Literature[ edit ] From a young age, Dodgson wrote poetry and short stories, contributing heavily to the family magazine Mischmasch and later sending them to various magazines, enjoying moderate success.
See Article History Alternative Title: His poem The Hunting of the Snark is nonsense literature of the highest order. Early life Dodgson was the eldest son and third child in a family of seven girls and four boys born to Frances Jane Lutwidge, the wife of the Rev. He was born in the old parsonage at Daresbury.
His father was perpetual curate there from untilwhen he became rector of Croft in Yorkshire—a post he held for the rest of his life though later he became also archdeacon of Richmond and a canon of Ripon cathedral.
In The Life and Letters of Lewis Carroll, the editor states that "his Diary is full of such modest depreciations of himself and his work, interspersed with earnest prayers (too sacred and private to be reproduced here) that God would forgive him the past, and help him to perform His holy will in the future."Born: Charles Lutwidge Dodgson, 27 January , Daresbury, Cheshire, England. Charles Lutwidge Dodgson (/ˈlʌtwɪdʒ ˈdɒdsən/; 27 January – 14 January ), better known by his pen name Lewis Carroll, was an English writer, mathematician, logician, Anglican deacon, and photographer. His most famous writings are Alice's Adventures in Wonderland, its sequel Through Periods: Pictorialism. Lewis Carroll Biography Lewis Carroll was an English writer, mathematician and photographer. Check out this biography to know about his childhood, family life, achievements and other facts related to his initiativeblog.com Of Birth: England.
The Dodgson children, living as they did in an isolated country village, had few friends outside the family but, like many other families in similar circumstances, found little difficulty in entertaining themselves.
Charles from the first showed a great aptitude for inventing games to amuse them. In fact, Charles wrote nearly all of those that survive, beginning with Useful and Instructive Poetry ; published and following with The Rectory Magazine c.
He disliked his four years at public school, principally because of his innate shyness, although he was also subjected to a certain amount of bullying; he also endured several illnesses, one of which left him deaf in one ear.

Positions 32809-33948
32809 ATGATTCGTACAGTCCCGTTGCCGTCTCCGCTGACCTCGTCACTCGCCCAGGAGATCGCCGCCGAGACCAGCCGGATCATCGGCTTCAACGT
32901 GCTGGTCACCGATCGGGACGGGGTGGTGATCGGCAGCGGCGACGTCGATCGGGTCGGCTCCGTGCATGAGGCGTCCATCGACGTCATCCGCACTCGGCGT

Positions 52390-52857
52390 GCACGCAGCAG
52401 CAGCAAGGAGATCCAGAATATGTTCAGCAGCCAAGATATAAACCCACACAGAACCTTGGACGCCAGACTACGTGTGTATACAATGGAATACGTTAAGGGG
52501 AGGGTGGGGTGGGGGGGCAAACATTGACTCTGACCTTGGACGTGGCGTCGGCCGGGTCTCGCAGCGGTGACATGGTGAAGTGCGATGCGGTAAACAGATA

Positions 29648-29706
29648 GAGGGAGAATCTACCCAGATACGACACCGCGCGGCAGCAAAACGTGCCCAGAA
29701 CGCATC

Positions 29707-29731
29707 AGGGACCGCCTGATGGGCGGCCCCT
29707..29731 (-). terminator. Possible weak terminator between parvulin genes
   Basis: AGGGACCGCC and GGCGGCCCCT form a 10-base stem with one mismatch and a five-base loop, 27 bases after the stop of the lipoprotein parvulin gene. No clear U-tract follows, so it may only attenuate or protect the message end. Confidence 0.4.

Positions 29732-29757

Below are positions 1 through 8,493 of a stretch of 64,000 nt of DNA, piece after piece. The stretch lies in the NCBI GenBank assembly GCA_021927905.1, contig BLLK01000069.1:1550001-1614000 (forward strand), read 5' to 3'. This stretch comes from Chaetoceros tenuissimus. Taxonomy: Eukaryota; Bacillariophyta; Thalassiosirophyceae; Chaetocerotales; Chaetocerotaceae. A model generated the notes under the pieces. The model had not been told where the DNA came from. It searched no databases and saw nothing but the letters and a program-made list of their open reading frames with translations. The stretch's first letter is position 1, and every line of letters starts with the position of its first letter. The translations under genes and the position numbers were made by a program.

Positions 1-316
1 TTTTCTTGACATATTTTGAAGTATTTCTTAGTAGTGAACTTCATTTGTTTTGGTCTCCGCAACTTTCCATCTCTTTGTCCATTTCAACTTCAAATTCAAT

After Rugby he spent a further year being tutored by his father, during which time he matriculated at Christ Church, Oxford May 23, He went into residence as an undergraduate there on January 24, Oxford and the Liddells Dodgson excelled in his mathematical and classical studies in ; on the strength of his performance in examinations, he was nominated to a studentship called a scholarship in other colleges.
In he gained a first in mathematical Finals—coming out at the head of the class—and proceeded to a bachelor of arts degree in December of the same year.
He held his studentship until the end of his life. As was the case with all fellowships at that time, the studentship at Christ Church was dependent upon his remaining unmarried, and, by the terms of this particular endowment, proceeding to holy orders.
Dodgson was ordained a deacon in the Church of England on December 22, Had he gone on to become a priest, he could have married and would then have been appointed to a parish by the college. But he felt himself unsuited for parish work and, though he considered the possibility of marriagedecided that he was perfectly content to remain a bachelor.
They had been preceded or were overlapped by the children of the writer George Macdonaldthe sons of the poet Alfred, Lord Tennysonand various other chance acquaintances. But the Liddell children undoubtedly held an especially high place in his affections—partly because they were the only children in Christ Church, since only heads of houses were free both to marry and to continue in residence.
As Alice remembered inthey used to sit on the big sofa on each side of him, while he told us stories, illustrating them by pencil or ink drawings as he went along.
They were not always entirely new.